Summer 2015 – Act 1 Update

Hey, folks. Summer was looking like one of the weakest anime seasons in recent memory, but Haru and Yata found a few things worth sticking with past first impressions week. With another month under their belt, how many will continue to make the cut this time?

(Hopefully a lot, because…)

Screen Shot 2015-07-29 at 9.23.01 PM

By the way, although it’s been almost one year since this site’s inception, we’re still changing things up a bit and trying to work out some kinks. The midseason update articles used to be awkwardly titled with fractions, but it’s about time for that to change. At the moment, we’re going with this title format for future monthly updates, but if you have any suggestions, comment and let us know!

Anyway, on to the shows:


Jitsu 4

Asahi and the Seven Bitches.

Actually, I Am’s fanservice-low, dorky, and almost charming first episode was enough to give it a passing grade on first impressions week. With the addition of two major new characters, Aizawa (a tiny alien hiding inside a larger nearly-identical shell body) and Mikan (a nosy student journalist), the show’s harem is starting to take form. On their own, these characters are alright, typical for a slightly above average quirky harem. Aizawa’s true nature and Mikan’s pissing fountain gag (that phrase makes much more sense if you’ve watched this) were good for some laughs, as was the whole middle of episode 4, in which Aizawa’s frame ran out of battery, and she had to pose as a figurine for the rest of the episode (see above) to avoid being found by Mikan. It was just silly. I can dig silly.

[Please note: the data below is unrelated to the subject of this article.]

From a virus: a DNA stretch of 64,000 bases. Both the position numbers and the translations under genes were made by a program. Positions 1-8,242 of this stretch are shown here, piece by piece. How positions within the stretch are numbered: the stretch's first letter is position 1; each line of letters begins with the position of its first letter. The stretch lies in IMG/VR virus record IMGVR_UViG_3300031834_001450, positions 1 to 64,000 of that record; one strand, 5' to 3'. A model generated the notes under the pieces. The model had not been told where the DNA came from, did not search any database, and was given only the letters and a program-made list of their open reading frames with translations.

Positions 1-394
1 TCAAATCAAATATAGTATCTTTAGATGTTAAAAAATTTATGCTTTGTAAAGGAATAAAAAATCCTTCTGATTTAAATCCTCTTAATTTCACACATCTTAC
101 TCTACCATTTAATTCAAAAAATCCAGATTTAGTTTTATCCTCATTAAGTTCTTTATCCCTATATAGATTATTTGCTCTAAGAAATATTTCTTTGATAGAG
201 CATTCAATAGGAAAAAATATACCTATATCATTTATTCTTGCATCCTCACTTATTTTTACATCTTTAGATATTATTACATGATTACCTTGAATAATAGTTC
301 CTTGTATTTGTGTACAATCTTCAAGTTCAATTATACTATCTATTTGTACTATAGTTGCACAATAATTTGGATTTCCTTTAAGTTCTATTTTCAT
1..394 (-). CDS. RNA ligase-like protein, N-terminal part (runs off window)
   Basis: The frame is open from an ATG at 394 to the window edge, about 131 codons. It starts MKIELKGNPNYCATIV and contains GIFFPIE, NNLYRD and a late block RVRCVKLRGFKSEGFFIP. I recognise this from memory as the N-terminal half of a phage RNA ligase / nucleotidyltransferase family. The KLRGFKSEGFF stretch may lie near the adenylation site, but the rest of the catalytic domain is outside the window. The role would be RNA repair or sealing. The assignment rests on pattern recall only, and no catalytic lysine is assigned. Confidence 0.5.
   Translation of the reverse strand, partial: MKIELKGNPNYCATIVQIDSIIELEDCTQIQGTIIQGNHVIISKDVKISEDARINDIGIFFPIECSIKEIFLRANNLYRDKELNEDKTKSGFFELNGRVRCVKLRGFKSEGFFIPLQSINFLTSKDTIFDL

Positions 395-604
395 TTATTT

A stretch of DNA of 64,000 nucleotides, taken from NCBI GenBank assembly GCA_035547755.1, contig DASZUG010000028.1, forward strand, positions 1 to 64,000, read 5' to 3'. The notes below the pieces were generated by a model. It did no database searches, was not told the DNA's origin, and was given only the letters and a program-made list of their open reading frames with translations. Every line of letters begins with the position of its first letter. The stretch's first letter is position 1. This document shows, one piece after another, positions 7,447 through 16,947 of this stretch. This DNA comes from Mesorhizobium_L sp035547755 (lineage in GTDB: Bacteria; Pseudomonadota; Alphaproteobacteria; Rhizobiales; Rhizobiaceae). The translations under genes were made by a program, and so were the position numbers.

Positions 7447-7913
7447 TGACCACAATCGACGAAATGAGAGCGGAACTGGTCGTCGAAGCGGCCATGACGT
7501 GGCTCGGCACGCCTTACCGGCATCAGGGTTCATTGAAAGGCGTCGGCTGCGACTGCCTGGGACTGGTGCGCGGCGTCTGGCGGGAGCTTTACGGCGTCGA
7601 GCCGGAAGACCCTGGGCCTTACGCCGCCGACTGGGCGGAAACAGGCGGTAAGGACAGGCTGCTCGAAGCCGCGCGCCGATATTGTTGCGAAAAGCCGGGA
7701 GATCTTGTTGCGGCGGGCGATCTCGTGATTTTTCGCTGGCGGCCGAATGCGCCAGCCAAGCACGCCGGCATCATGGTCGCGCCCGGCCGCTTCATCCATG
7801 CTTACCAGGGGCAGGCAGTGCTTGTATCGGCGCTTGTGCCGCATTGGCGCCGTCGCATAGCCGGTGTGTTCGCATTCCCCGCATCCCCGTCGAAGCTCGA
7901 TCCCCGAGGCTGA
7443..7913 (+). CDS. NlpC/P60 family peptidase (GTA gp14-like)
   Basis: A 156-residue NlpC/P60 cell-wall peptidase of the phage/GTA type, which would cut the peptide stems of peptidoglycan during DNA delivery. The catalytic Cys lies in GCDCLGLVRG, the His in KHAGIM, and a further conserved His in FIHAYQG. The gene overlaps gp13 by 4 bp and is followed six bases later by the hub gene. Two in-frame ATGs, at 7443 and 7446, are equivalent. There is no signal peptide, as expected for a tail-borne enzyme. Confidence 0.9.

What I don’t dig is characters overreacting to literally everything. It ruins the flow of a gag sequence and only stalls for runtime. Unfortunately, Actually, I Am seems like it wants to be one of those comedies where every single action is some life-changing revelation. The supernatural elements in this show are funnier when they’re not constantly highlighted through brief monologues (usually by Asahi, but occasionally by someone else too). The dialogue has taken a huge step down, especially in scenes with only one of the girls and Asahi, in which they try to grapple with their feelings for him (or vice versa) instead of doing anything more engaging.

When a show gets a slight pass for me on first impressions week, it’s usually because I feel like it might have the potential to do better or keep a consistent level of engagement. With hints during episode 4 that this show will essentially play out with all the supernatural people at the school latching onto Asahi, I have to weigh the pros and cons of sticking with it. Since the comedy’s already wearing off on me, a few chuckle-worthy scenes scattered here and there aren’t gonna keep me here going forward, and with my first year of college fast approaching in my personal life (yeah, we have lives outside the internet, who would’ve guessed?), now would be an ideal time to drop some watchlist clutter. Actually, I Am isn’t bad; though I rarely watch harems, I’d say this is one of the less cringy of the bunch this year. But is that really a compliment?
Final score: 5/10
Dropped after 4 episodes.

This show is just plain dorky.

They’re all dorks, the lot of them. This is the silliest harem show I’ve come across in a long time, and this is coming from a guy who watched Nisekoi. Harem shows are inherently silly by definition, but Actually, I Am dials the silly to eleven….or twelve.